Chile Takes the Lead: Latin America’s Top Performer in the 2022 Pisa

Ads

The 2022 Pisa: why Latin America’s top contender is Chile

Among the Latin American countries that participated in the Pisa test, Chile outperformed the rest. While Brazil, on the other hand, is still struggling and has shown little improvement since 2009.

In terms of the Pisa test, which measures the cognitive abilities of 15-year-olds from OECD nations, Chile has consistently ranked first among Latin American countries. Despite a drop in scores due to the pandemic, Chile managed to maintain its top position in the region. The country’s success can be attributed to several measures that have not been implemented by Brazil, such as standards and quality control, decentralization of administration, and a focus on training and recruiting high-quality teachers.

Both Chile and Brazil allocate 6% of their GDP to education, but Chile has shown improvement in recent years. In the Pisa 2022 exam, Chilean students scored 412 in arithmetic, 448 in reading, and 444 in science. On the other hand, Brazilian students scored 379 in math, 410 in reading, and 403 in science. While Chile is in a better position than Brazil, as it is closer to the performance of better-ranked countries, both countries have remained stagnant for a few years.

The percentage of Chilean students who do not have a basic understanding of mathematics has decreased from 73% to 44%, while in Brazil, 55% of students lack basic mathematical skills. In terms of reading proficiency, 50% of Brazilians fail to reach level 2, while 34% of Chileans fail to reach level 3. In terms of scientific knowledge, 36% of Chileans have the minimum required knowledge for their age group, compared to 45% of Brazilians.

Chile became the first Latin American country to participate in the Pisa test in 2000, scoring 410 in reading. After skipping the 2003 edition, Chile participated again in 2006 and saw a 32-point improvement in reading scores. Since then, Chile has maintained its level 2 status, which is better than other Latin American countries but still below the OECD average.

One reason for Chile’s success is its rigorous evaluation system and prescriptive curriculum. Unlike Brazil, which lacks a standardized system, Chile sought advice from the OECD on how to improve its educational policies. The country has a constant public discussion on education and strives to improve the conditions and learning outcomes for its students.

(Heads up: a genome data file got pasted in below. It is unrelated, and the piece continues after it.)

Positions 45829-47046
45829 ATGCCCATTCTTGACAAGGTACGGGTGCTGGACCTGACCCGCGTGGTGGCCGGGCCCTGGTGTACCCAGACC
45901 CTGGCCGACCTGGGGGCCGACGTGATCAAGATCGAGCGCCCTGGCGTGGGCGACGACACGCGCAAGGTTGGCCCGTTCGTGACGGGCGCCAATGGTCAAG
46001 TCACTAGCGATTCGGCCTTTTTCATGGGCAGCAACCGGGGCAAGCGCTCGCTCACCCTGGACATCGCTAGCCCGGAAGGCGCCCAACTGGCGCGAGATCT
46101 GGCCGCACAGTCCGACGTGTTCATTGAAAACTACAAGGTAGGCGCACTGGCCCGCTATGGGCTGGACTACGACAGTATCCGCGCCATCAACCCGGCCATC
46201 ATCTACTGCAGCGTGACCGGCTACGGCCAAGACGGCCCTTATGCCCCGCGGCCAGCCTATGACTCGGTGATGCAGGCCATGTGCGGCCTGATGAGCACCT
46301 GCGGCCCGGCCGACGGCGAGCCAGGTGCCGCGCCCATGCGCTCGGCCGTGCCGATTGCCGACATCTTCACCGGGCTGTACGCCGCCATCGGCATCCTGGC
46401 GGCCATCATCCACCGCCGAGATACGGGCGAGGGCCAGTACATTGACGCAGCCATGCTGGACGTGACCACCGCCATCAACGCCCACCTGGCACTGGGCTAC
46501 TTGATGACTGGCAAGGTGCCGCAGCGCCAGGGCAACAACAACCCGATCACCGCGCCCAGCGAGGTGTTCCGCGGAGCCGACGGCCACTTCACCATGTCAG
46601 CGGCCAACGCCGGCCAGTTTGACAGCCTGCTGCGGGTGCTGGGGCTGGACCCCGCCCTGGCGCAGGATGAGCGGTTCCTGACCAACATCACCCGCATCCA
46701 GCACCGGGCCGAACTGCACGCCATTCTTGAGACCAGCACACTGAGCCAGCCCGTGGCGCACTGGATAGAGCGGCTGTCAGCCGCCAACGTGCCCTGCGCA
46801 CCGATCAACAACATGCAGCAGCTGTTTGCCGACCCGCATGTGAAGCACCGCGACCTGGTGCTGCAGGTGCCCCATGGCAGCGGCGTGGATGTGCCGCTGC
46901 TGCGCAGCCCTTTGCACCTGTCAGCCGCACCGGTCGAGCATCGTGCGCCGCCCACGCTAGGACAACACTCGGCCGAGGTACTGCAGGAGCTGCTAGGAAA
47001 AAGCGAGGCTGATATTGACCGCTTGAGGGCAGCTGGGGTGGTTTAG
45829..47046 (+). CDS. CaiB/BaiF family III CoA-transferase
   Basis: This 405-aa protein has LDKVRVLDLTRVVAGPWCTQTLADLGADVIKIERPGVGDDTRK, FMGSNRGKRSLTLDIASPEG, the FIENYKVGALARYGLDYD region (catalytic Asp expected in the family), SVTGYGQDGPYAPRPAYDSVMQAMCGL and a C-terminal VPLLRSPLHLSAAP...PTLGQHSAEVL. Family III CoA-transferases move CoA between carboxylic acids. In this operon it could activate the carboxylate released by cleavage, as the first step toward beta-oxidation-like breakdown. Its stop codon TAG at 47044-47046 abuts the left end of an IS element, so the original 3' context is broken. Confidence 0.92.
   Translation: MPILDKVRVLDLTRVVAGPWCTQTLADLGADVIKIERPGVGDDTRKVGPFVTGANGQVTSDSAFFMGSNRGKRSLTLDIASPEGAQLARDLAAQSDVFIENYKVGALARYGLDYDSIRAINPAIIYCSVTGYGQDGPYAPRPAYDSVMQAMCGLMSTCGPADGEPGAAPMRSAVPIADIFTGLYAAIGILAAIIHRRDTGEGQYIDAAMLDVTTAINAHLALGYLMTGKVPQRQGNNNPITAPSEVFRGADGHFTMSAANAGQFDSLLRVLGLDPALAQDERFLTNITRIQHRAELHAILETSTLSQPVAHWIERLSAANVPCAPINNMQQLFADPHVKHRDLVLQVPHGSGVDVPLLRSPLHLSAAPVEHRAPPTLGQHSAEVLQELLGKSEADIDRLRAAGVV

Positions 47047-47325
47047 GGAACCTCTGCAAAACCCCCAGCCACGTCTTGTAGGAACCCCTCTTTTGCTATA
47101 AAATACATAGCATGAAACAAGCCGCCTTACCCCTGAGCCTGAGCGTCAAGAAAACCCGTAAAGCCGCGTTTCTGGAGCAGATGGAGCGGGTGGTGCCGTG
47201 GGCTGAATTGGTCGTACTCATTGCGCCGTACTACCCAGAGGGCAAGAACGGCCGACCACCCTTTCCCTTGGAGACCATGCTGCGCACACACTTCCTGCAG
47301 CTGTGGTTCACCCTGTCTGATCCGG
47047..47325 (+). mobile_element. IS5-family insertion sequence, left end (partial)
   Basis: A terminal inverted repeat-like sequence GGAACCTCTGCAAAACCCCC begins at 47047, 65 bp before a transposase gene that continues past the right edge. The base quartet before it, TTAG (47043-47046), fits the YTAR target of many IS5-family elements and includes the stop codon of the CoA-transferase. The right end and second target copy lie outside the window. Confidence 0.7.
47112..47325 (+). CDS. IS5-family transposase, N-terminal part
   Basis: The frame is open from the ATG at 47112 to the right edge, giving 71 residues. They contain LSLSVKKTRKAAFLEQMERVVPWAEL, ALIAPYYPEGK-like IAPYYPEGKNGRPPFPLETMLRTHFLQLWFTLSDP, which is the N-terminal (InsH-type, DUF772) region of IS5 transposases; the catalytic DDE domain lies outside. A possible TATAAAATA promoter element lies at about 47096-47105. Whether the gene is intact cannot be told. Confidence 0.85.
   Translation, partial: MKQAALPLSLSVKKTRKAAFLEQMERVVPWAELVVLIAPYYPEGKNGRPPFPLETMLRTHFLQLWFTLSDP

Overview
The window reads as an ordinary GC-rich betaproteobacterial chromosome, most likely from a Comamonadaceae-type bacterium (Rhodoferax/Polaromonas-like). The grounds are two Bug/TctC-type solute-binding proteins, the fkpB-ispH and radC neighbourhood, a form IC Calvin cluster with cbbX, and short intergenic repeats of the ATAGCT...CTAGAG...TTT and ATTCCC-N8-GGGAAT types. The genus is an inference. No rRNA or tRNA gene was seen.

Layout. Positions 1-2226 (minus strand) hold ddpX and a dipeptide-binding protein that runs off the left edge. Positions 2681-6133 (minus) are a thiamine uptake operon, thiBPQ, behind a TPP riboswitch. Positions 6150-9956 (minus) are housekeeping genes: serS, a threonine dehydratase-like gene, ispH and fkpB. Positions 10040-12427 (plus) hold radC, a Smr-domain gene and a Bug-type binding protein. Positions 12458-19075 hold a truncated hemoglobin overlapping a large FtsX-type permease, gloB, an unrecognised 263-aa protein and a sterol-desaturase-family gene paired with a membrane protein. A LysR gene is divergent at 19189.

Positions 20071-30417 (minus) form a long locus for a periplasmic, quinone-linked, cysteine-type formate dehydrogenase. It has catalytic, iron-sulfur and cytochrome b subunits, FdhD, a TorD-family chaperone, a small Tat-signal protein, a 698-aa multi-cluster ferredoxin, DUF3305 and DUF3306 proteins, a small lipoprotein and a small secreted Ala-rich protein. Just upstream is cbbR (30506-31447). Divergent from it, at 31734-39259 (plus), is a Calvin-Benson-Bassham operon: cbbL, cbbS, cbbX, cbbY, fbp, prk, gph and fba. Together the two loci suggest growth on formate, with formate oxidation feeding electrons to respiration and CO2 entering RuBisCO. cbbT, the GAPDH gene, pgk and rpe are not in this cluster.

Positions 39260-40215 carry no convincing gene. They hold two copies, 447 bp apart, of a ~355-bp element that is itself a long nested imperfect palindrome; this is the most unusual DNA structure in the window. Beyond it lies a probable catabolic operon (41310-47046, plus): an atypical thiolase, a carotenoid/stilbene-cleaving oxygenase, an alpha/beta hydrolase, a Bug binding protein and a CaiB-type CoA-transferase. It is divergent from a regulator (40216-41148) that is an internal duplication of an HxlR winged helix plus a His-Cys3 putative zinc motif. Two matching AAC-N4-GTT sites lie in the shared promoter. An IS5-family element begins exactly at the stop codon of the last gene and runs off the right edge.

Reforms to the education system have contributed to Chile’s progress. The establishment of the Education Quality Agency and the Education Superintendency, authorized by the General Education Law, has helped monitor compliance with educational regulations and assess student learning outcomes. The decentralization of education in Chile has also played a key role, giving schools the autonomy to adapt the curriculum to their specific needs.

Education expert Ilona Becskeházy suggests that Brazil should follow Chile’s example and empower state and local governments to spearhead educational reforms. The government should also learn from successful foreign models to address the challenges in the education system.

Improving teacher preparation programs is another crucial aspect highlighted by experts. In Chile, initiatives like the “I want to be a Prof.” program by the NGO Elige Educar recruit teachers with good academic performance and provide support and guidance for aspiring teachers. In Brazil, there is a need to enhance teaching courses and pedagogy, emphasizing the connection between theory and practice.

In conclusion, Chile has emerged as the top contender in Latin America in terms of educational performance, particularly in the Pisa test. The country’s success can be attributed to measures such as standards and quality control, decentralization of administration, and a focus on training and recruiting high-quality teachers. Brazil, on the other hand, still has a long way to go in improving its education system. By learning from Chile’s experience and implementing necessary reforms, Brazil can strive towards better educational outcomes for its students.